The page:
So, what is left then to set the school apart but the customer experience. Parents need to be able to rationalize the school purchase decision and the customer experience is the key to happy satisfied parents who are willing to serve as good will ambassadors for your school.

Outside of the education business, we are seeing research that companies that invest in customer experience boast a higher stock price. That said, more companies are also taking customer experience seriously.

The truth is that in the business of Catholic education, there are a many ways to care for and interact with parents to create a positive customer experience.

Customer service is the advice or assistance a school leadership and staff gives to parents.

The goal of customer service is to increase customer satisfaction, and it usually comes by answering questions – often before they need to be asked.  Some schools offer Kindergarten readiness testing for parents and parenting workshops open to parents of both enrolled students and parents with children enrolled elsewhere who members of Catholic parishes. This strategy can be viewed as a customer service gesture on behalf of the parish leadership as well.

Customer care means how well parents are taken care of while they interact with school leadership and staff.

A term used less often is customer care, which is how well customers are taken care of while they interact with the school leaders, faculty, and staff and yes even the custodial staff. Customer care in Catholic education is actually caring for parents, listening to their needs, and finding the right solution – even if it means sometimes helping them find a neighboring Catholic school more prepared to meet their needs.  In many instances, customer care moves one step beyond basic customer service by building an emotional connection and making parents feel like a member of the community. I refer to this as the Starbucks experience. Starbucks doesn’t really sell coffee but rather the experience of community.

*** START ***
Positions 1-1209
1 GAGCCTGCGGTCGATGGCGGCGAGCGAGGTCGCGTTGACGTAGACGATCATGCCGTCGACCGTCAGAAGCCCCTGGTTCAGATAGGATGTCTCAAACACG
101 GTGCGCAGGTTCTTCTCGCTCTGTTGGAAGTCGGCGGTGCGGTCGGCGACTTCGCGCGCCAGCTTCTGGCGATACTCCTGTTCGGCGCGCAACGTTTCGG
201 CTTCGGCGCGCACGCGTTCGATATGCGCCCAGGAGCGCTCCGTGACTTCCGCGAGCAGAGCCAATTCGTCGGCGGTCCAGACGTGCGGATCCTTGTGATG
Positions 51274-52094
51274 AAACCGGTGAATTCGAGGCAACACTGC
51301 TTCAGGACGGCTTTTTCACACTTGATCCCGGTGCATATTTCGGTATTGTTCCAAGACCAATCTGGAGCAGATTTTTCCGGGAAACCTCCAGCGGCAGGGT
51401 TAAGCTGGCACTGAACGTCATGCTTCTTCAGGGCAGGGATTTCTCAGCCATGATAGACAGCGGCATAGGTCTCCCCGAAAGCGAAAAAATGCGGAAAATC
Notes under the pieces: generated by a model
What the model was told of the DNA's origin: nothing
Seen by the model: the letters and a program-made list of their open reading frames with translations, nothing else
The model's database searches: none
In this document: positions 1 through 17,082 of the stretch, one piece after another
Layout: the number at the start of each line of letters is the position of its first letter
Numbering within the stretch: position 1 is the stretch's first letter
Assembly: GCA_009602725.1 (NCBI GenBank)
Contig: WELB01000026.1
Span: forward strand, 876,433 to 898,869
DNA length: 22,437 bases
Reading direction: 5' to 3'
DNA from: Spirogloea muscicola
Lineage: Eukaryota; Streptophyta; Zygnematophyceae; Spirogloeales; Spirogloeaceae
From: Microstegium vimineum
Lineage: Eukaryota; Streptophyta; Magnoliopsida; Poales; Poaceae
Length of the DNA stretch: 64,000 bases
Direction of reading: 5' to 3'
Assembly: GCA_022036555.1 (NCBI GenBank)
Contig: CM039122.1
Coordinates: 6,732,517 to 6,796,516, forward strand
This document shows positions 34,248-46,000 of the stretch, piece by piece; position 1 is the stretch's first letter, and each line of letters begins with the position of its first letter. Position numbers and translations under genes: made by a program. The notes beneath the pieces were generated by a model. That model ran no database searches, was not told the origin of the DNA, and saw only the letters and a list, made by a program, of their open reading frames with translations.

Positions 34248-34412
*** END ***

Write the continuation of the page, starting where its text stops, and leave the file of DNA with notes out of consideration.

Customer experience is the total journey of parent’s interactions with a school.

Customer experience is the sum of all contact, from first discovering and researching school options, to touring a campus, applying, admission notification, registration, enrollment, and the day to day interactions each day of the school year with EVERY member of the school staff. with to actually using the product and following up with the brand afterwards. Customer experience measures how customers feel about a company overall and includes the emotional, physical, psychological connection parents as a consumer have with the school.  Customer care for school parents isn’t a one-off interaction, but rather includes the entire lifecycle and every touch point a parent has with the school.

If these three concepts all sound similar, it’s because they all contribute to a school delivering on its promises and building loyal, satisfied parents and alumni. Customer experience is the overarching sum of all interactions, and customer service and customer care are pieces of that puzzle.

Customer service is a vital part of the entire experience—nearly 75% of customers who leave do so because they aren’t satisfied with customer service. However, customer service and customer care often fall under the responsibility of the school leadership. To be effective, everyone in the organization should be invested in customer experience.

Customer experience is more than just a buzzword—it should be at the heart of everything a Catholic school does. By including customer service and customer care, Catholic school leaders can exceed expectations and delight parents.